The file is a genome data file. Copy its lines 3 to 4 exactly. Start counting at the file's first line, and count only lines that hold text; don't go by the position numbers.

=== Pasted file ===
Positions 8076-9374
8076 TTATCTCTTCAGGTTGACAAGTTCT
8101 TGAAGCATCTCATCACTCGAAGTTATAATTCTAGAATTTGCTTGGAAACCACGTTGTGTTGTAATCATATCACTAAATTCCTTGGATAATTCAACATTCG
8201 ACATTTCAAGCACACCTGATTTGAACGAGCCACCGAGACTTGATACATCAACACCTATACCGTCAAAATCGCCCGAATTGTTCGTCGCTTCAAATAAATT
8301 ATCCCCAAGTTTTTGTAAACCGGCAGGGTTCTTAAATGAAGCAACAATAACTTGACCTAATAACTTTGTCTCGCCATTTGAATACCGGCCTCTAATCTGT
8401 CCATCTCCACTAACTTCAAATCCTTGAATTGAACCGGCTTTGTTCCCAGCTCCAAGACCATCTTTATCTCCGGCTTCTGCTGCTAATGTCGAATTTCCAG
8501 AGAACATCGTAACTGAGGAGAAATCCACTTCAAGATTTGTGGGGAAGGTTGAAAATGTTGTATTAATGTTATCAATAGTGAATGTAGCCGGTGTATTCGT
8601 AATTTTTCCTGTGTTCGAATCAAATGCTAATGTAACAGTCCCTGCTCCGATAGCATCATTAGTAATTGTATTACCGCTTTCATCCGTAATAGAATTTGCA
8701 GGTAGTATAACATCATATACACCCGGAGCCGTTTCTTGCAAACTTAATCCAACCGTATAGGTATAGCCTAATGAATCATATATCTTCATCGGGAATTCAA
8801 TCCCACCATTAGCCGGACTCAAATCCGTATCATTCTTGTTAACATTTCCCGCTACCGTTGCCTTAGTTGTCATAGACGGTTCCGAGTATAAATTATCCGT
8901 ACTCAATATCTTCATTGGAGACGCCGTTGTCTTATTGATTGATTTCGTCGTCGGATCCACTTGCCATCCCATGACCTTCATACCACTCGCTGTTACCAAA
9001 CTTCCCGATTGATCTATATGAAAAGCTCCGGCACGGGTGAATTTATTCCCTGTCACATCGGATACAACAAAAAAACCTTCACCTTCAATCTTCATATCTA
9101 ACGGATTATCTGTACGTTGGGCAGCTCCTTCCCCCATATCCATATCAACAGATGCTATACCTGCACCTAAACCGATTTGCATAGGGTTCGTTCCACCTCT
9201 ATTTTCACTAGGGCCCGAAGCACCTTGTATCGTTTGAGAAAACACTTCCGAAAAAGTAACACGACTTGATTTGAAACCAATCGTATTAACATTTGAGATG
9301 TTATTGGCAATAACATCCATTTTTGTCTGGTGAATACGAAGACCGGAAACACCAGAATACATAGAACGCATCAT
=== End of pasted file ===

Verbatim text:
8101 TGAAGCATCTCATCACTCGAAGTTATAATTCTAGAATTTGCTTGGAAACCACGTTGTGTTGTAATCATATCACTAAATTCCTTGGATAATTCAACATTCG
8201 ACATTTCAAGCACACCTGATTTGAACGAGCCACCGAGACTTGATACATCAACACCTATACCGTCAAAATCGCCCGAATTGTTCGTCGCTTCAAATAAATT